15. ThePigSong Says:

    *got called off, I don’t typically play hookie so I can listen to music at home. 🙂

  16. gvizz Says:

    I think Miner’s has been reading too many crappy trend pieces on the NYTimes lately.

    *This thing is great!* OR IS IT???

  17. phoammhead Says:

    ned alert . . . it’s a TRAP!

  18. st8 of mind Says:

    Anything that the band is conscious of is definitely going to affect their playing. So, yes, knowing that a completely different crowd is watching/hearing a show has some impact on the song choices and playing in that show. Just like Phish has always dropped gems in the most out-of-the-way places where it feels like nobody is watching, or during sound-check where they play some of their best improvisation. I would say that is still one of the issues that they struggle with, trying to please everybody. I think this will be less of a factor as they gain confidence in their ability and start playing well every night. As long as there are off-nights, the webcasts are most likely to be hit by self conscious Phish.

  19. albert walker Says:

    Miner never seemed to dig 1/1 but I still feel its hands down one of the top 3.0 2 set affairs since the return and 12/31 II is a massive set but I ref see the streams fuckin with treys head.

    Personally I’m against streams. I hate videos. It’s all about the music for me. So first id prefer a audio stream only. This new wave of video collecting seems silly to me. Never watch even the official video releases during tour.

    Plus the soundboards come out that night anyway. Keep the live experience pure. Fuck streams.

    Could care less they are streaming tahoe though. Predicting treys behavior seems futile.

    Laterz kids

  20. albert walker Says:

    How can miner answer a ? Only Trey knows the answer to?

    Presenting fans opinions and thoughts on the manner in order to spark a dialogue seems like a logical format for this piece

    Damn new York times influence custifying miners writing

  21. Admiral Ackbar Says:

    Did SOMEBODY say TRAP!?

  22. Mike in Austin Says:

    I think Miner meant Tuesday Wednesday in his post, but beyond that nitpicking, I think whether the cameras are “on” feeding or not they have been there recording.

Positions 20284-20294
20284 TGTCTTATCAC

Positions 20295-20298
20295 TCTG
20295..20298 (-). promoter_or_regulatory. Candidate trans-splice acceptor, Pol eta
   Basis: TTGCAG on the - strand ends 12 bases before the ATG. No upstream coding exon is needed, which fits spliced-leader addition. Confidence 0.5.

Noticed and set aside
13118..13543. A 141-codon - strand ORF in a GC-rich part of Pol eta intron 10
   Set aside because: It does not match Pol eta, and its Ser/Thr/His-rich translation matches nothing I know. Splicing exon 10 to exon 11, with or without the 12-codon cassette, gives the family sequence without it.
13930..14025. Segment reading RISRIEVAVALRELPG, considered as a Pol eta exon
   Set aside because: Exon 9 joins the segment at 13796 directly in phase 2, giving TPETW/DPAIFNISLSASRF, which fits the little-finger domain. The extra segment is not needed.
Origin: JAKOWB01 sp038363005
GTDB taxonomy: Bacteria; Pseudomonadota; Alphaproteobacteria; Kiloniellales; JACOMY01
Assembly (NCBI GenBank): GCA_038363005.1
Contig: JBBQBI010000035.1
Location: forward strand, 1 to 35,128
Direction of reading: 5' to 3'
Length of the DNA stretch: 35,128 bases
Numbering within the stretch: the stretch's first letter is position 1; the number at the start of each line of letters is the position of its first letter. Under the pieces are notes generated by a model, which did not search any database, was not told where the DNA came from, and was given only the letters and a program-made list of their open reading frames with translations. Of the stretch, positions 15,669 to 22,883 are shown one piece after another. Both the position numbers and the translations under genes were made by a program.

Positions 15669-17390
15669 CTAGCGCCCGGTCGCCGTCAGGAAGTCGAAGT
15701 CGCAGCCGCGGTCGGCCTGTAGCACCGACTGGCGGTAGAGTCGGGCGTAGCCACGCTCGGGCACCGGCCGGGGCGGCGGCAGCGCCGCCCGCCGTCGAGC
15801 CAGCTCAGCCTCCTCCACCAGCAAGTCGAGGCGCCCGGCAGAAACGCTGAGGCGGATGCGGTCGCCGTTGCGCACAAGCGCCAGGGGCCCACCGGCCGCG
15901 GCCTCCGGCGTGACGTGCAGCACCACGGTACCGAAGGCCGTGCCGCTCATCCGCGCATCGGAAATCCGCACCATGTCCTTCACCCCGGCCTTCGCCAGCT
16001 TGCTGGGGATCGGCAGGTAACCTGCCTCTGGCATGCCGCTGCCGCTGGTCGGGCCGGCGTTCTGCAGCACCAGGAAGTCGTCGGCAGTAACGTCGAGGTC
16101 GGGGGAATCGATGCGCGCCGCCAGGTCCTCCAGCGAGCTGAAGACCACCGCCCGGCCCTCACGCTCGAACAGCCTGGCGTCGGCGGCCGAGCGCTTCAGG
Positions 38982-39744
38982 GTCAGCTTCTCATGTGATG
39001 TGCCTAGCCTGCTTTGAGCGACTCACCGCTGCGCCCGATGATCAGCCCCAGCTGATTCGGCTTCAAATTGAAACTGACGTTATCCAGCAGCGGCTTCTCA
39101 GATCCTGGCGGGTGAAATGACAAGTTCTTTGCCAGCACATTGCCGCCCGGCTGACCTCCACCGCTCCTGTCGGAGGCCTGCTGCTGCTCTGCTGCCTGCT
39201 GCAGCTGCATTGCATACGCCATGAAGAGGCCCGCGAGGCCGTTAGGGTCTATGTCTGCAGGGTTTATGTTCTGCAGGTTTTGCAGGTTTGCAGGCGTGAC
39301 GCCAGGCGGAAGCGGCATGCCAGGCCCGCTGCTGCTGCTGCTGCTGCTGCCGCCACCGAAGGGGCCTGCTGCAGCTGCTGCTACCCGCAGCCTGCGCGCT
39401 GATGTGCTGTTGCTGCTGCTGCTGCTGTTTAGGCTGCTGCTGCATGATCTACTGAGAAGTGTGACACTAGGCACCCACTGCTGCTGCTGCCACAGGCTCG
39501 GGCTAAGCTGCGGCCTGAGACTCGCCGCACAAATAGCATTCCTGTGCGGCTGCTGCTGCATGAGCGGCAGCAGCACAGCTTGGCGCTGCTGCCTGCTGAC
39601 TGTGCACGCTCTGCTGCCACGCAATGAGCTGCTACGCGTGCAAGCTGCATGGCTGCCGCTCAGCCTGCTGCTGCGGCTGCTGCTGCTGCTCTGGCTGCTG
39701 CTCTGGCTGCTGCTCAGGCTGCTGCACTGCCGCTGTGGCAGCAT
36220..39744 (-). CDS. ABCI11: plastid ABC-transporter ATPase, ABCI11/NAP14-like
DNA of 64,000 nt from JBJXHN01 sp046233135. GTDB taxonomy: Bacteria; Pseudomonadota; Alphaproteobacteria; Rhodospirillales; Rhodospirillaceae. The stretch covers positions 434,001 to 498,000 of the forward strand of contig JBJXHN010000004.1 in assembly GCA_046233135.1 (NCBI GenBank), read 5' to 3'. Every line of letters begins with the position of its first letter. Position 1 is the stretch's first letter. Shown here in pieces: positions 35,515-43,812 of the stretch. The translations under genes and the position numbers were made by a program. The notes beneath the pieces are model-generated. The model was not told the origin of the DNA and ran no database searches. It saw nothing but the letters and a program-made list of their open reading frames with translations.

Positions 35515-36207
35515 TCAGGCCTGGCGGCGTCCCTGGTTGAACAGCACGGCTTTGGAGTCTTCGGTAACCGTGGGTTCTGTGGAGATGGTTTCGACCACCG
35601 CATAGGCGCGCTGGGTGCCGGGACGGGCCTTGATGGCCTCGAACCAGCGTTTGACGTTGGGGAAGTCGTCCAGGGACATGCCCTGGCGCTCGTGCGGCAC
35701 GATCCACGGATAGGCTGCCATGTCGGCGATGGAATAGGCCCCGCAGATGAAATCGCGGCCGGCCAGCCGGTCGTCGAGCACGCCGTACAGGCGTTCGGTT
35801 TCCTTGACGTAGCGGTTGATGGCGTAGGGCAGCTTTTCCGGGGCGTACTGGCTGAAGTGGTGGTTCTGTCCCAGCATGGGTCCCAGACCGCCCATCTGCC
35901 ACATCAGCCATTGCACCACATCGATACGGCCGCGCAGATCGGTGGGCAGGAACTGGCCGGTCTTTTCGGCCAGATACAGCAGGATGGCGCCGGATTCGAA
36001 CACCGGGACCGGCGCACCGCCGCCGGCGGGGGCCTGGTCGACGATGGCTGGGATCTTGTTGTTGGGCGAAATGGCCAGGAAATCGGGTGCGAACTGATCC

I don’t buy that Trey has some “jan” complex (Brady bunch) when the red light turns on.

    Maybe an upside is scalpers now have more pressure on the “rarity” of the show and stubhub prices fall for those that realize there is a lot of additional experience that comes with seeing Phish live.

  23. Birddog Says:

    “Even if the webcast never affected the music, does it not affect what is sacred about a Phish show?”

    FTFY Miner

  24. Luther T. Justice Says:

    “I don’t buy that Trey has some “jan” complex (Brady bunch) when the red light turns on.”

    ^Nice reference MiA! The red light gave Jan trouble. Red Light gives Trey trouble. Coincidence?

  25. Cable Hogue Says:

    I think the fact that the cameras have been present on stage at every show for a while now should mean that the band isn’t playing to the audience at home at any point really.

    I mean, the Alpharetta shows were disappointingly “in the box” for the most part, but they were hardly the only suspects in that department from leg one.

    Plus, for Superball I listened to a crystal clear stream of all the sets live at home, the band had cameras in their face the whole time, that didn’t seem to particularly effect setlist choices or anything.

    Much ado about nothing IMO. Webcast is good, especially for shows like Tahoe where people got shut out.